Dog Training

Training your dog with basic commands can affirm human leadership and build a bond of obedience and trust between people and their dog. An obedient dog is also more enjoyable to be around. However, don’t rely on obedience training as being a ‘safeguard’. Obedience training teaches behaviour; it doesn’t always deal with misbehaviour.

The importance of consistancy and persistency cannot be stressed enough. Make sure everyone in the family follows the same rules all the time because it’s very confusing for the dog if everyone teaches it something different. Dogs are much happier when they know what good behaviour and bad behaviour is. Dogs need to be clear about what we expect

of them.

Basic obedience should include verbal commands like sit, stay, down (lie down), no and come.

Training sessions are more fun and more effective when they are short and often. Depending on the age and attention span of the dog you could do two or more sessions a day and make each one 5 minutes long.

Reward your dog with verbal praise, physical touch and the odd healthy treat.

Dogs don’t know right from wrong. Their behaviour is guided by instinct and what they learn to do. They will repeat things that give them pleasure and avoid things that cause discomfort.

Praise or reward the behaviour you want rather than punishing the behaviour you don’t want. When you discipline for the wrong behaviour the dog still doesn’t know what the right behaviour is. Distract or ignore the wrong behaviour.

If you want to praise or verbally reprimand a dog’s behaviour you must catch the dog in the act so to speak. If you wait longer than 2 or 3 seconds a dog won’t know what it was doing right or wrong. It’s pointless reprimanding a dog for something it did 1 minute, one hour or one day ago because there is too much time in between the behaviour and the praise/reprimand.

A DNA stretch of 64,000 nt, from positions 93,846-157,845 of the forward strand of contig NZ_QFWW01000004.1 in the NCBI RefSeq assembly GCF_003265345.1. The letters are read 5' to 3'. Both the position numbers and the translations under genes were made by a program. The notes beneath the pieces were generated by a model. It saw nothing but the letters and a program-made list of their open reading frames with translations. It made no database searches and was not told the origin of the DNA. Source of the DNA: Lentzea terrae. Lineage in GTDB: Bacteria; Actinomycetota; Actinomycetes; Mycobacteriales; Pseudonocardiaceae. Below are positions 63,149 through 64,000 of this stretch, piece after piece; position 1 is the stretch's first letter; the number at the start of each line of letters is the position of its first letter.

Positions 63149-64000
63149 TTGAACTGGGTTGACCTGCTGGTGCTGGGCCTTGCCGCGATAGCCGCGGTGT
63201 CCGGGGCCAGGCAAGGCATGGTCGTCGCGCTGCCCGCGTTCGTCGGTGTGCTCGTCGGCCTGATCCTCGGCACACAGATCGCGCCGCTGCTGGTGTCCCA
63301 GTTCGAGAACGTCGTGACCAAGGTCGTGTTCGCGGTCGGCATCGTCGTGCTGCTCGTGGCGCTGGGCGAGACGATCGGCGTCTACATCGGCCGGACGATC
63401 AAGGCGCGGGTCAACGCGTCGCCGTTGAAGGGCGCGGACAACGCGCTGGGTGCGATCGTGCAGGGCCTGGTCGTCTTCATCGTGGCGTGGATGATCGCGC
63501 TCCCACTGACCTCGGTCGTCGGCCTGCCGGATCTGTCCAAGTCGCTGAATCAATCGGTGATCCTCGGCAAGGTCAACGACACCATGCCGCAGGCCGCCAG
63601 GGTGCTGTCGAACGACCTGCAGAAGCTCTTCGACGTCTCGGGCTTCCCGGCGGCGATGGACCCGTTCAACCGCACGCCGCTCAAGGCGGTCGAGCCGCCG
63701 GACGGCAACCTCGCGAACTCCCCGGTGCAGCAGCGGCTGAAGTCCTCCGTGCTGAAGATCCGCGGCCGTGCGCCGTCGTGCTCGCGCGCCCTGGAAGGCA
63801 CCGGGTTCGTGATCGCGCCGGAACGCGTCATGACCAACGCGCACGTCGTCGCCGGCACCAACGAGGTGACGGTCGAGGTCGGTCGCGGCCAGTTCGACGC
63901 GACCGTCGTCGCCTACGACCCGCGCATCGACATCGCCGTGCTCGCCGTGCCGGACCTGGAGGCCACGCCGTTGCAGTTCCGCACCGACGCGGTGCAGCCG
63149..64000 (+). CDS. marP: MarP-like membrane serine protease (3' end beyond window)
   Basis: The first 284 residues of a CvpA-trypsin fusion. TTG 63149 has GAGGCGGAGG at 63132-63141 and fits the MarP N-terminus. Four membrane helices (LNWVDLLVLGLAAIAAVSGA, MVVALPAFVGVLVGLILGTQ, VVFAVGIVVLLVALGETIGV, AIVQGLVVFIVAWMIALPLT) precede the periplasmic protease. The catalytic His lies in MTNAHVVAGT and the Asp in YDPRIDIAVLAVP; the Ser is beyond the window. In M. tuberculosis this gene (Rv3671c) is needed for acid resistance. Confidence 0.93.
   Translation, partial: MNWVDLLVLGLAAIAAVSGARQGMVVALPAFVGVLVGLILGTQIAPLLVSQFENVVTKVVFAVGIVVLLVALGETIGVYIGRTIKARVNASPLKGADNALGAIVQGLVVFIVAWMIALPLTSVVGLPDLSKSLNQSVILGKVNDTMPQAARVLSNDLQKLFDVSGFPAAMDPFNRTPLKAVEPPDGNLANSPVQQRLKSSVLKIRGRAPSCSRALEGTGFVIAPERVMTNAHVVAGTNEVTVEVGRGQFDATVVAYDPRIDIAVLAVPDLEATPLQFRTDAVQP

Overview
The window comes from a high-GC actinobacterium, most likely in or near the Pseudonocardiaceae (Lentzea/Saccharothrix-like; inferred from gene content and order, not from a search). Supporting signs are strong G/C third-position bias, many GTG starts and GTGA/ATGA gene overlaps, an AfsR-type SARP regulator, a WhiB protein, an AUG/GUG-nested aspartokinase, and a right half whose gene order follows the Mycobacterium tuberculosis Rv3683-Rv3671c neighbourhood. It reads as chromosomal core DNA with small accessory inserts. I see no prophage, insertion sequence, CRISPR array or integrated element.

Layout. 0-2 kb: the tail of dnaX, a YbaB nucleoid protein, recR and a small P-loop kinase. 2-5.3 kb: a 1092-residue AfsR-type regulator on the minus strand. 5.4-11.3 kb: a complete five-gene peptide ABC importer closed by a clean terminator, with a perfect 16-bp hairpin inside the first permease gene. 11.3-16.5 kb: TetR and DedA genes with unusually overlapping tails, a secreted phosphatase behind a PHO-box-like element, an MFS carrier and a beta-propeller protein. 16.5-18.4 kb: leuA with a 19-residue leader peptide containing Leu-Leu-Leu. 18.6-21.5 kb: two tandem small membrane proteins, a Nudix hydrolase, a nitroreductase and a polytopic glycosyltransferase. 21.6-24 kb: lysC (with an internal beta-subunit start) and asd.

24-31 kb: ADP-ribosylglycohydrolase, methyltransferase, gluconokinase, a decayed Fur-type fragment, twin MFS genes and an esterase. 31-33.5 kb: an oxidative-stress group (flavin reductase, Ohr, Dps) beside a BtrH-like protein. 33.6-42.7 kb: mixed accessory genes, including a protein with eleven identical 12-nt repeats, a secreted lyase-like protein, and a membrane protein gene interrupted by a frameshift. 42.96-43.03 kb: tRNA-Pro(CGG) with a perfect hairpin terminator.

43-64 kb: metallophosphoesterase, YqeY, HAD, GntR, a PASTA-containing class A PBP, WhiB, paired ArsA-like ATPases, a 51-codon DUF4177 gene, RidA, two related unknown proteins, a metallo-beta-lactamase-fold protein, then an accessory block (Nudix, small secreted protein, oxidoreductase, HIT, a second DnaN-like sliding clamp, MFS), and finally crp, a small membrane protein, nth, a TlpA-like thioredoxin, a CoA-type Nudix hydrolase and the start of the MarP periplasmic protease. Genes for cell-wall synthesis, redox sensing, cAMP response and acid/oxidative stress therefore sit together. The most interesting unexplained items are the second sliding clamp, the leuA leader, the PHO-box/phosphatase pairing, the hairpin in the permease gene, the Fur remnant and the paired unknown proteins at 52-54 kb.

Start your obedience training early.

Puppies can begin learning basic commands from the time you get it at 8 weeks of age.

Be patient while training your dog.

Don’t lose your temper or shout at your dog if it does something wrong. Dogs have very good hearing and a firm voice is all that

is needed. Remember that obedience training can take time; be persistent and consistent until the dog learns what you teach it.

Children can also learn and use basic verbal commands.

Don’t allow children or adults to pull at a dog’s leash or physically force it to do anything. It is better and safer to teach the dog to respond to verbal commands.

Train your dog to walk properly on a leash.

Your dog needs to walk at your side; it’s you that takes him for a walk not the other way round.